Source data

Extended Data Fig. 5 Future retreat of Thwaites Glacier (TG) and Pine Island Glacier (PIG) with +3 °C global warming.

The Amundsen Sea sector of the ice sheet in a nested, high-resolution (1 km) simulation using average calibrated values of hydrofracturing and ice-cliff calving parameters (CALVLIQ = 107 m−1 yr2; VCLIF = 7.7 km yr−1), consistent with those used in CESM1.2.2-forced simulations (Fig. 1h) and CDR simulations (Fig. 3, Table 1). ac, The ice sheet in 2050. df, The ice sheet in 2100. a, d, Ice-sheet geometry and annually averaged ice-cliff calving rates at thick, weakly buttressed grounding lines. The solid line in all panels is the grounding line and the dashed line is its initial position. Note that simulated ice-cliff calving rates are generally much slower than the maximum allowable value of 7.7 km yr−1. Ice shelves downstream of calving ice cliffs are the equivalent of weak mélange, incapable of stopping calving64. b, e, Ice surface speed showing streaming and fast flow just upstream of calving ice cliffs where driving stresses are greatest. c, f, Change in ice thickness relative to the initial state. g, GMSL contributions within the nested domain at model spatial resolutions spanning 1–10 km.

Extended Data Fig. 6 Antarctic contribution to sea level under standard RCP forcing.

ac, The fan charts show the time-evolving uncertainty and range around the median ensemble value (thick black line) in 10% increments. The RCP ensembles use the same IMBIE, LIG and Pliocene observational constraints applied to the simulations in Fig. 1. GMSL contributions in simulations without hydrofracturing or ice-cliff calving (excluded from the validated ensembles) are shown for East Antarctica (thin blue line), West Antarctica (thin red line) and the total Antarctic contribution (thin black line). a, RCP2.6; b, RCP4.5; and c, RCP8.5.

Source data

Extended Data Fig. 7 Long-term magnitudes and rates of GMSL rise contributed by Antarctica.

a, Ensemble median (50th percentile) projections of GMSL rise contributed by Antarctica with emissions forcing consistent with the +1.5 °C and +2.0 °C Paris Agreement ambitions, versus a +3.0 °C scenario closer to current NDCs. b, Median (50th percentile) rates of GMSL rise in the same emissions scenarios as in a, illustrating a sharp jump in ice loss in the warmer +3.0 °C scenario after 2060 (also see Fig. 1), and reduced net ice loss before 2060 (black line) caused by increased snowfall. c, Ensemble median (50th percentile) projections of GMSL rise contributed by Antarctica with emissions forcing consistent with standard RCP scenarios, highlighting the potential for extreme GMSL rise under high (RCP8.5) emissions. d, Ensemble median (50th percentile) rates of GMSL rise in the same RCP scenarios as shown in c. Note the much larger vertical-axis scales in c and d relative to a and b.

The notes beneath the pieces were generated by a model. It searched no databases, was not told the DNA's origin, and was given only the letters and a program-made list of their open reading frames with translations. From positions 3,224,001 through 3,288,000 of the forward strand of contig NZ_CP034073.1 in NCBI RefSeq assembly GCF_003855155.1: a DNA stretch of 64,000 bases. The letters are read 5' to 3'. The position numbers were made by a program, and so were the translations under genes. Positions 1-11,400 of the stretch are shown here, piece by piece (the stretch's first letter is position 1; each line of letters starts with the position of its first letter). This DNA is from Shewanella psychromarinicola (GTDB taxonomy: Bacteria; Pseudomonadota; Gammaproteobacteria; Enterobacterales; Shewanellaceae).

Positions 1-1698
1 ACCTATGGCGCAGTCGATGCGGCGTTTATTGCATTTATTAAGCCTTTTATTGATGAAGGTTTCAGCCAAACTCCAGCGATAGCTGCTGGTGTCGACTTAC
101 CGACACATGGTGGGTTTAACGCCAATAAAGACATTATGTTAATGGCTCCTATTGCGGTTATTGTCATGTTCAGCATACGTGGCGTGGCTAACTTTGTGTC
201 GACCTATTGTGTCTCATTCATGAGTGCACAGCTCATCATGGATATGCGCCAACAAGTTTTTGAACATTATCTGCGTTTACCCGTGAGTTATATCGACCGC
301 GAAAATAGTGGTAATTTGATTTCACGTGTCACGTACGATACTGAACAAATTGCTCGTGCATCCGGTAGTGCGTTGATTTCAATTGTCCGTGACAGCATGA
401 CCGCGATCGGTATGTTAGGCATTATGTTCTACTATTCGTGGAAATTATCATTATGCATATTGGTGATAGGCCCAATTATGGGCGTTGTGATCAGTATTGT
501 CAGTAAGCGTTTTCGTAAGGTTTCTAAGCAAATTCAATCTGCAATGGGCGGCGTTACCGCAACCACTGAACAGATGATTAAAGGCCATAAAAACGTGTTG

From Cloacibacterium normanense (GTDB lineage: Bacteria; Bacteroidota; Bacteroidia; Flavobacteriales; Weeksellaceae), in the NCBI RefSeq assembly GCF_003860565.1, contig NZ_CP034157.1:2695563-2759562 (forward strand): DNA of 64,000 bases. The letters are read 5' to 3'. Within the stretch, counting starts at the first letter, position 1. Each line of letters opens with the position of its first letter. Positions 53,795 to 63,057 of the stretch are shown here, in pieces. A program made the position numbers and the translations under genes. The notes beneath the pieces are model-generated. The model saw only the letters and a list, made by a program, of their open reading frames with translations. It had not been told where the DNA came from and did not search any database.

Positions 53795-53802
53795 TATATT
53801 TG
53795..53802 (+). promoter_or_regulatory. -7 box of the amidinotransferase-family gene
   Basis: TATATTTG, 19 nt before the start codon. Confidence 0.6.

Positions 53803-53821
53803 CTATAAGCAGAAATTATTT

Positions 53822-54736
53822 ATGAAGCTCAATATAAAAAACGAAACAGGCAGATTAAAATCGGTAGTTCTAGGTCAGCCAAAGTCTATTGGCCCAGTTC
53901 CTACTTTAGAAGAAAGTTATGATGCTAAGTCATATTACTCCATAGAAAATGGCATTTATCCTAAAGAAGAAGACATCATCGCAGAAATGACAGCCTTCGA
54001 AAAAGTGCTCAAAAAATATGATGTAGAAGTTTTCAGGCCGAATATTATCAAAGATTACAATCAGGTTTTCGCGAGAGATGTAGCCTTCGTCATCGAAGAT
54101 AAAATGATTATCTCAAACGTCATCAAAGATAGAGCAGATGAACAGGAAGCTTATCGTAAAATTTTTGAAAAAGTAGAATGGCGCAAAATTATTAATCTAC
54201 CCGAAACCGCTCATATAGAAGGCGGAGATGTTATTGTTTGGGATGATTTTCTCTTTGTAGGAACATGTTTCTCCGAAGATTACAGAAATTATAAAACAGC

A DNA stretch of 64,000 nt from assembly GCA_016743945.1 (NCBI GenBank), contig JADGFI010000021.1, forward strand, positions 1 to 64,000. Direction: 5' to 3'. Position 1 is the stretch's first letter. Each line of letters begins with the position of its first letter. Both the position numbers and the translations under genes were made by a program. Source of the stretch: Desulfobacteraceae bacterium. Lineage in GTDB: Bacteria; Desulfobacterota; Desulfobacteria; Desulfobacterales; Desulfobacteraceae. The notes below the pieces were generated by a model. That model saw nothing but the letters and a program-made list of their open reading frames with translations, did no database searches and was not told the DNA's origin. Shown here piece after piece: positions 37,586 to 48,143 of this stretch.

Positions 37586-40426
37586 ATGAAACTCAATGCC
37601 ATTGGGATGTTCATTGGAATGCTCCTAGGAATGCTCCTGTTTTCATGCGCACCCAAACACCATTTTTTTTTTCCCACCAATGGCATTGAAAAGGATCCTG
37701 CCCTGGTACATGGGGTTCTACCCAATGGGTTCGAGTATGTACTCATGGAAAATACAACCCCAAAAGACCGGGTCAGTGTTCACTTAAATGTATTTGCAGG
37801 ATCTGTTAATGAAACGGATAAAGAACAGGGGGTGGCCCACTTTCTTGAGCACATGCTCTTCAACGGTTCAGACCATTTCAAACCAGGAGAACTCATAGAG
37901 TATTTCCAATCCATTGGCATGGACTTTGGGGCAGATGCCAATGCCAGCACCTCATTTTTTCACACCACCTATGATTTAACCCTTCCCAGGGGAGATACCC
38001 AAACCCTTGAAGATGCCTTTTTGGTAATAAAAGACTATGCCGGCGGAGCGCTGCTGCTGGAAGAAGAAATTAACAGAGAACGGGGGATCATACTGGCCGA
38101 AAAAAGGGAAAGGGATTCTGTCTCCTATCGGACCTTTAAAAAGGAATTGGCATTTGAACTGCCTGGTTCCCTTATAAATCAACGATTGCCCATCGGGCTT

Extended Data Fig. 8 Coupled ice–Earth–sea level model simulations.

ac, Simulations without hydrofracturing and ice-cliff calving processes. df, Simulations with hydrofracturing and ice-cliff calving enabled (Methods). GMSL contributions are from the WAIS only. Various Earth viscosity profiles (coloured lines) are compared with the ice-sheet model’s standard ELRA formulation (black line). The most extreme viscosity profile (blue line) assumes a thin lithosphere and very weak underlying mantle, like that observed in the Amundsen sea10, but extended continent-wide. a, RCP2.6 without hydrofracturing or ice-cliff calving. b, RCP2.6 with hydrofracturing and ice-cliff calving. c, RCP4.5 without hydrofracturing or ice-cliff calving. d, RCP4.5 with hydrofracturing and ice-cliff calving. e, RCP8.5 without hydrofracturing or ice-cliff calving. f, RCP8.5 with hydrofracturing and ice-cliff calving.

Extended Data Table 1 Model ensemble parameter values
Extended Data Table 2 Antarctic sea-level contributions with alternative maximum ice-cliff calving rates

Supplementary information

Supplementary Information

This file contains Supplementary Methods, Supplementary Notes, Supplementary Figures 1–6, and Supplementary Tables 1–2. The Supplementary Information shows 1) uncertainty in future Antarctic climate forcing, 2) an alternative ice shelf hydrofracturing scheme, an improved formulation of buttressing at grounding lines, and 4) statistical emulation of our physical model ensembles.

Source data

Rights and permissions

Reprints and Permissions

About this article

Verify currency and authenticity via CrossMark

Cite this article

DeConto, R.M., Pollard, D., Alley, R.B. et al. The Paris Climate Agreement and future sea-level rise from Antarctica. Nature 593, 83–89 (2021).

Download citation

Further reading


By submitting a comment you agree to abide by our Terms and Community Guidelines. If you find something abusive or that does not comply with our terms or guidelines please flag it as inappropriate.


Quick links